Time Machine Backup Size

The size of the external drive dictates how many versions of your data Time Machine can store. The larger the drive, the further back in time you can go to restore data. Time Machine doesn't back up every file on your Mac. Some system files are ignored, and you can manually designate other files that Time Machine shouldn't back up. A good starting point for drive size is twice the current amount of space used on the startup drive, plus the space used on any additional storage device you're backing up, plus the amount of User space used on the startup drive.

My reasoning goes like this:

Time Machine will initially back up the files on your startup drive; this includes most system files, apps you have in the Applications folder, and all of the User data stored on your Mac. If you're also having Time Machine back up other devices, such as a second drive, then that data is also included in the amount of space needed for the initial backup.

Once the initial backup is completed, Time Machine will continue to make backups of the files that change. System files either don’t change too much, or the size of the files being changed isn't very large. Apps in the Applications folder don’t change that much once installed, though you may add more apps over time. So, the area that's likely to see the most activity in the form of changes is the User data, the space that stores all of your daily activity, such as documents you're working on, media libraries you work with; you get the idea.

The initial Time Machine backup includes the User data, but since it will be changing so often, we're going to double the amount of space the User data needs. That puts my minimum space needed for a Time Machine backup drive to be:

The Mac's startup drive used space + any additional drive used space + the current User data size.

Let's take my Mac as an example, and see what a minimum Time Machine drive size would be.

Startup drive used space: 401 GB (2X) = 802 GB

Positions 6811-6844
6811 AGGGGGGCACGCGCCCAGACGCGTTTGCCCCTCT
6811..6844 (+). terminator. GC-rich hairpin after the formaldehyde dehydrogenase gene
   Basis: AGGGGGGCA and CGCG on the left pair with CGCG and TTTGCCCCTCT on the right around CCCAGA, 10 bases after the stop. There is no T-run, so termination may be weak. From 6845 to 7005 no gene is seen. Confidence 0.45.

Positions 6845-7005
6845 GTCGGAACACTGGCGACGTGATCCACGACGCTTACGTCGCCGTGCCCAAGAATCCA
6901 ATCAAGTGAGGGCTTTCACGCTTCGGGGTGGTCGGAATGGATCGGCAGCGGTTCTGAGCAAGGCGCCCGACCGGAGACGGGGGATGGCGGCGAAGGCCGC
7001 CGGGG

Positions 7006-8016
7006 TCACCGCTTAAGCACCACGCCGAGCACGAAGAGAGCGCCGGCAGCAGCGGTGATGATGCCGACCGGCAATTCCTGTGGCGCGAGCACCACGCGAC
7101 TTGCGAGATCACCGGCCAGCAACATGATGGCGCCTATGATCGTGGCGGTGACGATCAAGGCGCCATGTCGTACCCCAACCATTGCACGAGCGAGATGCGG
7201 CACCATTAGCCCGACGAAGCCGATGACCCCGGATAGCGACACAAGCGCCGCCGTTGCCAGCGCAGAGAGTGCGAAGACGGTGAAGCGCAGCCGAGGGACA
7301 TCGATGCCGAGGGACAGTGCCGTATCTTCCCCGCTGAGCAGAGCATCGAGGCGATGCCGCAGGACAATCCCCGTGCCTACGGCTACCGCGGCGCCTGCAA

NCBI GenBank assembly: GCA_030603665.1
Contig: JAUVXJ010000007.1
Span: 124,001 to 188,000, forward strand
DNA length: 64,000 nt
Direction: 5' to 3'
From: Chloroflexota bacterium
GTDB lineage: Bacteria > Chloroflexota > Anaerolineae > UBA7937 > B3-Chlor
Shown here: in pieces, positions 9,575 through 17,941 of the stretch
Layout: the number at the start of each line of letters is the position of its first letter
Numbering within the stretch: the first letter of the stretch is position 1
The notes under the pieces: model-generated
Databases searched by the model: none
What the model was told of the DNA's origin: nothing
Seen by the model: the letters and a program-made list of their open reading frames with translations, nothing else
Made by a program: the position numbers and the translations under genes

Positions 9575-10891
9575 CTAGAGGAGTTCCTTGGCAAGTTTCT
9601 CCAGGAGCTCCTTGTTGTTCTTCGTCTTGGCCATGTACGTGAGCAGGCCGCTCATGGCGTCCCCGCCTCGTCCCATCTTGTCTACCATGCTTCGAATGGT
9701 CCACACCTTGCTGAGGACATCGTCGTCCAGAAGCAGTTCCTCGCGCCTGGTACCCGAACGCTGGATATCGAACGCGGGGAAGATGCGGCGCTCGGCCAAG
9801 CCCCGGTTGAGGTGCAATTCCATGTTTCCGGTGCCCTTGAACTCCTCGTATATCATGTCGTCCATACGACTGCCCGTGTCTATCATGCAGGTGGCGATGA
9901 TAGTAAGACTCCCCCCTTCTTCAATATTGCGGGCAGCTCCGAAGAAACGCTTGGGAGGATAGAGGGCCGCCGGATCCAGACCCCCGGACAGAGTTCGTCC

External drive I want to include in backup (used space only): 119 GB

Size of the Users folder on the startup drive: 268 GB

Total minimum space needed for a Time Machine drive: 1.189 TB

Size of Used Space on the Startup Drive

  1. Open a Finder window.
  2. Find your startup drive in the list of Devices in the Finder sidebar.
  3. Right-click the startup drive, and select Get Info from the pop-up menu.
  4. Make a note of the Used value in the General section of the Get Info window.

Size of Secondary Drives

If you have any additional drives you'll be backing up, use the same method described above to find the used space on the drive.

Size of User Space

To find the size of your User data space, open a Finder window.

  1. Navigate to /startup volume/, where 'startup volume' is the name of your boot disk.
  2. Right-click the Users folder, and select Get Info from the pop-up menu.
  3. The Get Info window will open.
  4. In the General category, you'll see the Size listed for the Users folder. Make a note of this number.
  5. Close the Get Info window.

With all the figures written down, add them up using this formula:

(2x startup drive used space) + secondary drive used space + Users folder size.

Now you have a good idea of the minimum size of your Time Machine backup. Don’t forget this is only a suggested minimum. You can go larger, which will allow for more Time Machine backups to be kept. You can also go a bit smaller, though no less than 2x the used space on the startup drive.

03
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Back Up Your Mac: Using Time Machine

Time Machine Options
Time Machine can be set up to exclude drives and folders from the backup. Screen shot courtesy of Coyote Moon, Inc.

Now that you know the preferred minimum size for the external hard drive, you're ready to set up Time Machine. Start by making sure the external drive is available for your Mac. This may mean plugging in a local external or setting up an NAS or Time Capsule. Be sure to follow any instructions provided by the manufacturer

Most external hard drives come formatted for use with Windows. If that's the case with yours, you'll need to format it using Apple's Disk Utility. You can find instructions in the 'Format Your Hard Drive Using Disk Utility' article.

Configure Time Machine

Once your external drive is formatted correctly, you can configure Time Machine to use the drive by following the instructions in the 'Time Machine: Backing Up Your Data Has Never Been So Easy' article.

Using Time Machine

Once configured, Time Machine will pretty much take care of itself. When your external drive gets filled up with backups, Time Machine will start overwriting the oldest backups to ensure there is space for the current data.